Here are the slides from my full length Big Visible Testing talk, presented at Agile2013 in Nashville, TN on August 6, 2013.
My experience report paper will be published by the Agile Alliance under the conferences archive as part of the proceedings of the Agile2013 conference. You can also download the PDF here: ClaireMoss-BigVisibleTesting-Agile2013
During the year and a half of experimentation that included the big visible charts that are included in this slide deck, I read over the following resources, only some of which would easily fit into the IEEE format. This is the full bibliography of my research, as far as I have been able to track down my sources. (At the time, I wasn’t expecting to cite them for anyone else, so I probably didn’t bookmark everything I read.) I hope the following links will prove helpful to you in developing your own big visible charts. Let me know how it goes! And please share any sources that you find helpful. I’m always looking for new inspiration.
My first dev team was an XP dev team that dogfooded our own digital signage product to display success/failure for the thousands of unit tests in the suite (i.e. single flag for whole suite red/green).
Other eXtreme Programming big visible charts
Heatmaps (from code analysis)
Paul Holland’s Exploratory Testing charter Kanban board
Lanette Creamer and Matt Barcomb gave a presentation that included ET charter management in big visible charts; podcast preview of their session
Visualizing above the product team
Including faces of people/profiles in the big visible charts
I can’t remember whether I’d see this one at the time or not… it might have been something I discovered after my time on the team mentioned in my presentation: Visual management for agile teams
Although the above resources were all I knew at the time I began my experiments, as I prepared my IEEE paper for the Agile2013 conference proceedings, I was tracking down my sources and came across these other relevant pages & posts that have given me some great ideas of things to try next!
Other cool extreme feedback devices:
After some discussion in my session about suggesting solutions for distributed teams, I was looking for some digital implementations of big visible charts, but I don’t know how these would work out for you.
With the First Day of School quickly approaching, it’s time for:
What I Did For My Summer Vacation – Part 1
I get really excited about hanging out with people, especially friends, especially a combination of new and old friends. So it was with great happiness that I set about organizing a geek gal weekend.
Our first conversations centered around budget (fixed), deadline (fixed), and features (flex). We started talking over the various activities that different destinations could provide to entertain us. Then, I paused the conversation to bring the focus back to value: when we looked back on this weekend, how did we want to remember it? how would we feel about the way we spent that time together? would features even feature in these stories we would tell? Instead of features, we realized that functions (what the product was going to accomplish) and attributes (characteristics desired by the clients) mattered more. (Why yes I was reading Weinberg this morning. How could you tell?)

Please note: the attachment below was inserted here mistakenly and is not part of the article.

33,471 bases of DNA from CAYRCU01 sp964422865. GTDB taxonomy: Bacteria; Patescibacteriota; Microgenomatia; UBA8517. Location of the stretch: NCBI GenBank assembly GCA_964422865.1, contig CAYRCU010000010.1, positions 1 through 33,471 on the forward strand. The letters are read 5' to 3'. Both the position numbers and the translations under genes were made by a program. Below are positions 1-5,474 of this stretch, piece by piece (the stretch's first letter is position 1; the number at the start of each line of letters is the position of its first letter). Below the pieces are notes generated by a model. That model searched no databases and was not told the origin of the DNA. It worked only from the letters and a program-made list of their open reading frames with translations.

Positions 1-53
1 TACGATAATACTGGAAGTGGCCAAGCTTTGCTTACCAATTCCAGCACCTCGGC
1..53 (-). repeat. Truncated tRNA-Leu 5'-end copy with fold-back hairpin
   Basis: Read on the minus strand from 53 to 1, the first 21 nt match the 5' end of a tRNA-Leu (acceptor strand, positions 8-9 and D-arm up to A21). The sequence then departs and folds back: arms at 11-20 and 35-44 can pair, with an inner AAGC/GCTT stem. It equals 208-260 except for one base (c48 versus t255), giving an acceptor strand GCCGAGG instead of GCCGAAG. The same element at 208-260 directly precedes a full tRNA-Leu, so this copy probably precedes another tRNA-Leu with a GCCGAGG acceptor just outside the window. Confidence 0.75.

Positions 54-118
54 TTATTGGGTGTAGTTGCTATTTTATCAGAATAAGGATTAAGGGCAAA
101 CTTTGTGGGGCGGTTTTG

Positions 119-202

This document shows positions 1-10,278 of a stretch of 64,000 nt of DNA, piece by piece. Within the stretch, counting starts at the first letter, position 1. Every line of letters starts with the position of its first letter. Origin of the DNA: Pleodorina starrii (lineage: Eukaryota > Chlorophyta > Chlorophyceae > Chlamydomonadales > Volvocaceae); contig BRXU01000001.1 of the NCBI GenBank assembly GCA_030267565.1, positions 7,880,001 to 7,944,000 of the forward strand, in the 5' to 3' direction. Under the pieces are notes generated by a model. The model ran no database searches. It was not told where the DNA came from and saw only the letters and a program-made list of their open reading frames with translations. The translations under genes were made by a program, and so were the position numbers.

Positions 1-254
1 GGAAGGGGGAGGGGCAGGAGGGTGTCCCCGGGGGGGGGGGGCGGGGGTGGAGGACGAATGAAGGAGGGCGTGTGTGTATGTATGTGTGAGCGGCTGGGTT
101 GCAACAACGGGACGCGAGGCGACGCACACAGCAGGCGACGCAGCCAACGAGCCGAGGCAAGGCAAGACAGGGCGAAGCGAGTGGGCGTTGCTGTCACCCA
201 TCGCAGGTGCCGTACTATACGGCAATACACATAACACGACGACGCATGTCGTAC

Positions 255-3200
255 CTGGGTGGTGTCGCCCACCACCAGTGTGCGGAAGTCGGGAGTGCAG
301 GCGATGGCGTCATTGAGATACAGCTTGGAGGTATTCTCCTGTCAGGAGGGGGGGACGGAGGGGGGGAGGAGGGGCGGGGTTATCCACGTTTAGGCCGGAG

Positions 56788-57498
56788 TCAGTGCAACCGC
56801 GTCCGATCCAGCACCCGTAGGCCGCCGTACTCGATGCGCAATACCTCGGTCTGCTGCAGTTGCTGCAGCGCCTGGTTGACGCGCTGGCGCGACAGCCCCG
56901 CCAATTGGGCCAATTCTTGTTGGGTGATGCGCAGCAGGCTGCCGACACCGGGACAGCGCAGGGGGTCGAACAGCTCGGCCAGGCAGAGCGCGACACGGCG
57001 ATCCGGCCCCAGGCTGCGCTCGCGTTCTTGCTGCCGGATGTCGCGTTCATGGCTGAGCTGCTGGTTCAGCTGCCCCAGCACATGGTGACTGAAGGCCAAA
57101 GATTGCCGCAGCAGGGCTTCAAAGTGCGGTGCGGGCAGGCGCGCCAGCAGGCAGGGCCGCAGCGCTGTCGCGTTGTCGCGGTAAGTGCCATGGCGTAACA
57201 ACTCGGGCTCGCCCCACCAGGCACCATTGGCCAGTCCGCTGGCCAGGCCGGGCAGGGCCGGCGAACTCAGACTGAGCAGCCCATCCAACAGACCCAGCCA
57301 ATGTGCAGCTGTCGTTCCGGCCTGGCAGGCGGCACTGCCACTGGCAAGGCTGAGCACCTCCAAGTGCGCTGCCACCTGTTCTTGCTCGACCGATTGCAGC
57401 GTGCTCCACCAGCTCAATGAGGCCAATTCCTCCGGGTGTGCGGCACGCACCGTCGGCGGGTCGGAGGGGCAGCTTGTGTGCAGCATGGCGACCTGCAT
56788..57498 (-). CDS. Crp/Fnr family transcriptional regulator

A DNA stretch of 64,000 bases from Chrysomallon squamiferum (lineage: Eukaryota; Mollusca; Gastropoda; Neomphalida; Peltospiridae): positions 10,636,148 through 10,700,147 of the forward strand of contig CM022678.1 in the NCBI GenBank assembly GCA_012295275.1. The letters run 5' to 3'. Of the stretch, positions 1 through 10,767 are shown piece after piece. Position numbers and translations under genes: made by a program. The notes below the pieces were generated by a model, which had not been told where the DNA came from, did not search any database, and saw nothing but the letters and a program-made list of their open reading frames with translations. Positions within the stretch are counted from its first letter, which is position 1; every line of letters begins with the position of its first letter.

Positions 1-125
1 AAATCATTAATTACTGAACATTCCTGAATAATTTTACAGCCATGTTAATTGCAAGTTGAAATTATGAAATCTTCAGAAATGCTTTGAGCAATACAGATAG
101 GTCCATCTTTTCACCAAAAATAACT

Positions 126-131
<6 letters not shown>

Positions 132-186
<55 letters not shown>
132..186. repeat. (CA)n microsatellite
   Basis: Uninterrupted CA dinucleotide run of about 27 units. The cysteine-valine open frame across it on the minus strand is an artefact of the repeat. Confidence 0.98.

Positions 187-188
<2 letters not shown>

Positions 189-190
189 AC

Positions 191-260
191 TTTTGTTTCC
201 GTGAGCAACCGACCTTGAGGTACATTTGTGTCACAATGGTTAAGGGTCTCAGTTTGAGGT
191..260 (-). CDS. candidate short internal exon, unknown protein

We wanted to relish the simplicity of being together, whether wearing goofy vintage clothes (gold lamé for the win!), cooking our own meals together, telling silly stories, or engaging in feminine activities with a geek spin (magnetic nail polish was not as simple as expected) that would be low-key and more about togetherness than busyness. We wanted to craft something lasting (collaborative artwork – packing the craft supplies was a must not a want!) and reinforce durable friendships that appreciated our differences.
With this clear focus in mind, suddenly the locale was much less important than inclusivity to maximize togetherness.
Planned For Sand
So we made an informal backlog of tasks to tackle researching options (beach vs mountains), reviewing results, and prioritizing options (beach!) before presenting our findings to the group for dot voting. (Typical agilists, I’m tellin’ ya.) Fortunately, we found a viable approach and went forward with making arrangements to execute this solution (road trip!), adjusting as we went to accommodate discovered needs.
How did it all turn out? Stay tuned for scintillating tales of laughter and danger in What I Did On My Summer Vacation – Part 2!
As Ash, I want to defend myself against deadites (undead creatures) so that I can retrieve pages from the Book of the Dead.
– defend from a distance
– defend at close range
Two distinct pieces of value, huh? Clearly, we need a story split here!
As Ash, I want to repurpose the stump of my right arm into a fearsome weapon so that I can defend myself against undead creatures at close range.
– well supported, weight-balanced
– hands-free operation
– use available materials
– holds up under stress
– close-range fighting
– leather harness
– chainsaw mounted on handcuff
– chainsaw pull operated via bracket on harness
As Ash, I want another weapon for my left hand so that I can defend myself against undead creatures at a distance.
– easy storage
– one-handed operation
– uses available materials
– distance fighting
– sawed-off shotgun
– uses right-hand-mounted chainsaw to saw off shotgun (story dependency or taking advantage of existing features?)
– convenient back holster
Bonus feature/discovered value:
– clever shorthand terminology: “Boomstick”
By now, the distinction between testable user story acceptance criteria focused on user value and the resulting technical implementation should be painfully clear. Groovy?